A prolonged spell of cold weather in northern India has left around 300 people dead.
The state of Bihar has been the worst hit, with 187 people killed. In neighbouring Uttar Pradesh, the authorities have closed all schools for a week after a cold wave claimed the lives of 104 people.
The conditions have also caused widespread disruption to transport.
Dense fog in the capital Delhi has brought delays to many flights and railway journeys, and caused a spate of road accidents.
Several domestic and international flights to the Indian capital have been diverted to Bombay.
Many parts of Delhi were also plunged into darkness because of a breakdown in the power transmission grid.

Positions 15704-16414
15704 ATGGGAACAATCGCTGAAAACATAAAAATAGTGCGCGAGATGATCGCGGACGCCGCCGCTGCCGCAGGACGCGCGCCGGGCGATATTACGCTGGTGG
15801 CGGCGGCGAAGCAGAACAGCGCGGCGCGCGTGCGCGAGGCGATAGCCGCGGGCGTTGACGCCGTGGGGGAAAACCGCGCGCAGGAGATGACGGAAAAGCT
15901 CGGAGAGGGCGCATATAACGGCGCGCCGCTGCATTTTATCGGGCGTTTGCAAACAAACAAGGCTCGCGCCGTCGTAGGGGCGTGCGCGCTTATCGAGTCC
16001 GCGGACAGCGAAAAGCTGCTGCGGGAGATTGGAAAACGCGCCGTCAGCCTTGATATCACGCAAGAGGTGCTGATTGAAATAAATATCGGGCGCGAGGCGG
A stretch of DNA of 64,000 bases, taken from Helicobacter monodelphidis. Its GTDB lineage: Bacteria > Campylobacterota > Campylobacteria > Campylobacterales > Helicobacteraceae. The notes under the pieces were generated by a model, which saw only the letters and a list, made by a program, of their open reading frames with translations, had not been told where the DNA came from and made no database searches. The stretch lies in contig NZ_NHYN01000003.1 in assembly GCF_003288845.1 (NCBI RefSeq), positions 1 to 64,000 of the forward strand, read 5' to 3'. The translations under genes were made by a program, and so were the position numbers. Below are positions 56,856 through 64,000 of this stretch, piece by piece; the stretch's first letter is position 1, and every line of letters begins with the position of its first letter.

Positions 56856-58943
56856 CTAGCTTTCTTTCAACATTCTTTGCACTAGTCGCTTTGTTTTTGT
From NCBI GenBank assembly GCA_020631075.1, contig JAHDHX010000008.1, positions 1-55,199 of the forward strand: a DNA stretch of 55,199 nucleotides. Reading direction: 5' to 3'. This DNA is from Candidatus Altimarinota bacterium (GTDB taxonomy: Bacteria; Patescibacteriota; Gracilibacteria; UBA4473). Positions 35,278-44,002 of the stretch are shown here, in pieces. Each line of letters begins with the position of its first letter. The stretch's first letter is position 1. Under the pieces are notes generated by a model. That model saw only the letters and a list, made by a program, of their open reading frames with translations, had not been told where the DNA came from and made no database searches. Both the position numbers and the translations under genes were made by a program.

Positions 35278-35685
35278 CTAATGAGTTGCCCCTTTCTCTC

The city often experiences power shortages in winter because of an increase in consumption as well as power theft.
Forecasters say the cold weather will continue for the next few days.
Last week, authorities in Bihar state ordered the closure of all government-run and private schools until 14 January – postponing the new school term by a week.
The cold wave has also affected people in the western state of Rajasthan as well as parts of central India.
Neighbouring Pakistan is also experiencing very cold weather.
The Kashmir region, in the Himalayan mountains, is the coldest in the subcontinent, with Drass in the Indian-administered part of the province experiencing temperatures of -20C.